Off-Balance Sheet Liabilities

What is an Off-Balance Sheet?

Off-balance sheet items include assets or liabilities that do not appear on a company’s balance sheet. However, that does not mean that these items may not exist. These are the actual assets and liabilities that companies own. However, there are some technical aspects that prevent them from appearing on the balance sheet.

Off-balance sheet accounting has long been a critical point for experts. Most accounting standards have introduced provisions that prevent such accounting. Sometimes, however, off-balance sheet accounting may be necessary to meet the fundamental definition of elements. For example, operating leases in the previous accounting standards were off-balance sheet items. The latest accounting standards change that.

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What are Off-Balance Sheet Liabilities?

Off-balance sheet liabilities are similar to any off-balance sheet items. These are obligations that companies may owe to other parties. However, accounting standards may not allow them to be a part of the balance sheet. Usually, companies and businesses don’t need to perform any accounting treatment for these liabilities or report it in their financial statements.

Usually, off-balance sheet liabilities include items that are not firm obligations. However, companies may need to settle them at a future date. For example, lawsuits may cause off-balance sheet liabilities where the company may need to pay it in the future. However, at the time of the reporting, the liabilities may not have realized.

Despite that, most accounting standards require companies to disclose liabilities that may not appear on the balance sheet. There are various disclosure requirements for each liability that companies must follow. For example, reporting companies must disclose the possibility and nature of the lawsuits that are off-balance sheets. These may also be a part of the contingencies and commitments that companies report.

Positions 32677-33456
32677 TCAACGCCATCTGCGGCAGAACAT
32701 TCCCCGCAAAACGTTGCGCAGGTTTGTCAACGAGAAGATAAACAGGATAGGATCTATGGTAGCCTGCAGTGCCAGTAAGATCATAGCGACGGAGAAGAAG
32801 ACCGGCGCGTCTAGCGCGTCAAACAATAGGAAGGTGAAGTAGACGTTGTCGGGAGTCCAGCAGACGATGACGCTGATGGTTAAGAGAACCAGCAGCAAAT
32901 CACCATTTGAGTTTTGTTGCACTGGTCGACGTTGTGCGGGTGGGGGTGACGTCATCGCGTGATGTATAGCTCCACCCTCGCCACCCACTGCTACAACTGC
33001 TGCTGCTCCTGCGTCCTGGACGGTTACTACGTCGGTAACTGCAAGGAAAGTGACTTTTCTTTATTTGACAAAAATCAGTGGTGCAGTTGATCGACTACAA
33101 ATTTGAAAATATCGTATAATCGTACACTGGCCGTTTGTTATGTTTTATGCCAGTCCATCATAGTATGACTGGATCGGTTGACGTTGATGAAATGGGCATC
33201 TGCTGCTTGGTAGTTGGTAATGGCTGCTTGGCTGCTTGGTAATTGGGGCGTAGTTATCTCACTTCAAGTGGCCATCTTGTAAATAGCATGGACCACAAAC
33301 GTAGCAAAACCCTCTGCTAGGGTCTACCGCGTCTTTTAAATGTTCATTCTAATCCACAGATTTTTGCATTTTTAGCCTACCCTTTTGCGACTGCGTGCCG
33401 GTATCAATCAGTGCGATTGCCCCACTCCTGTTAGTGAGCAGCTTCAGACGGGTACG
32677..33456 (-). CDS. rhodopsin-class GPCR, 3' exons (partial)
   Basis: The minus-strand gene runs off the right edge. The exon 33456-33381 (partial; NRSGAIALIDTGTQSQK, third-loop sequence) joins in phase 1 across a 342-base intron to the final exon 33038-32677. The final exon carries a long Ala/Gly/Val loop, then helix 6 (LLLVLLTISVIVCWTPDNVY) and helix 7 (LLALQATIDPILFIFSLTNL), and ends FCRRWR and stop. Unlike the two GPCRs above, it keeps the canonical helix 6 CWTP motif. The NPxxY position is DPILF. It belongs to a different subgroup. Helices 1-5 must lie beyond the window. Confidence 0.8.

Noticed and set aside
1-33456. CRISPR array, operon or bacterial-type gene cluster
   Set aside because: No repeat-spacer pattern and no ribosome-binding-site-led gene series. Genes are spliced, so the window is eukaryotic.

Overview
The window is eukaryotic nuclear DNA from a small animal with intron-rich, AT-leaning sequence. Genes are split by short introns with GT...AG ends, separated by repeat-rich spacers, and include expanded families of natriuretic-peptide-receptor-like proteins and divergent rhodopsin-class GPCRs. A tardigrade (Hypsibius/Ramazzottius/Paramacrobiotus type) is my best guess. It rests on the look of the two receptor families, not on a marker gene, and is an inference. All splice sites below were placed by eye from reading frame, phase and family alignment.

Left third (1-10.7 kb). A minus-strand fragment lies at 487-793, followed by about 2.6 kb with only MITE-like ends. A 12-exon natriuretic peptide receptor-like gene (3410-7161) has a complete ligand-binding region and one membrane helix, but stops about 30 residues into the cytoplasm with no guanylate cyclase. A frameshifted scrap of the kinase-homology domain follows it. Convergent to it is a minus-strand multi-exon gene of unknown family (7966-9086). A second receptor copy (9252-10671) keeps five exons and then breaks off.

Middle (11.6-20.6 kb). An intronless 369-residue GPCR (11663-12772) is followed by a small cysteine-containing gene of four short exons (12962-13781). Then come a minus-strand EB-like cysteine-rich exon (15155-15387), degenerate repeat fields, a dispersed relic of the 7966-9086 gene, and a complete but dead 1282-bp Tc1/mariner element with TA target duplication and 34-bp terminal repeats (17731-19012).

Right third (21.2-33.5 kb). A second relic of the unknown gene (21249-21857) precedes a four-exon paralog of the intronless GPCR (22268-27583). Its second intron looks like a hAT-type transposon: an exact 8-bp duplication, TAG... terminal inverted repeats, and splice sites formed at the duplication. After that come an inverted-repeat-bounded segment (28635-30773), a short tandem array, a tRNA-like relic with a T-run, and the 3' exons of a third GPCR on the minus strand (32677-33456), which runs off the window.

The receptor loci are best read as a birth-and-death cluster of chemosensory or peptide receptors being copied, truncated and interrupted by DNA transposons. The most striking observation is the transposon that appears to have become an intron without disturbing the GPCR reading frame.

Some companies may also use off-balance sheet accounting to keep their liabilities away from their financial statements. This kind of accounting is not permissible under most accounting standards. Companies do so to mask the financial position and appear more financially healthy. For some companies, it may be a case of removing any adverse liabilities to appear more liquid.

What are some examples of Off-Balance Sheet Liabilities?

There are various types of off-balance sheet liabilities that companies may have. Some of the most common ones include the following.

Operating leases

For a long time, operating leases have been a part of off-balance sheet liabilities. As mentioned, the latest changes in accounting standards may rectify it but with a limited scope. With operating leases, companies only report the associated rent payments. They do not list the asset or the liability that corresponds to the lease.

Leaseback agreements

As with operating leases, companies do not put leaseback agreements on their balance sheets. These agreements are common where one company sells an asset and leases it back from the buyer. Companies may use it to keep their financial statements clear of any adverse liabilities. Like with operating leases, companies don’t report the asset or liability associated with the agreements. They only record and report the related rent payments.


Off-balance sheet is a term used to describe assets or liabilities that companies have but don’t appear on their balance sheet. Off-balance sheet liabilities are the liabilities that companies may have to settle in the future but don’t report in the financial statements. Despite that, they must disclose it in the notes to the financial statements, as required by accounting standards.

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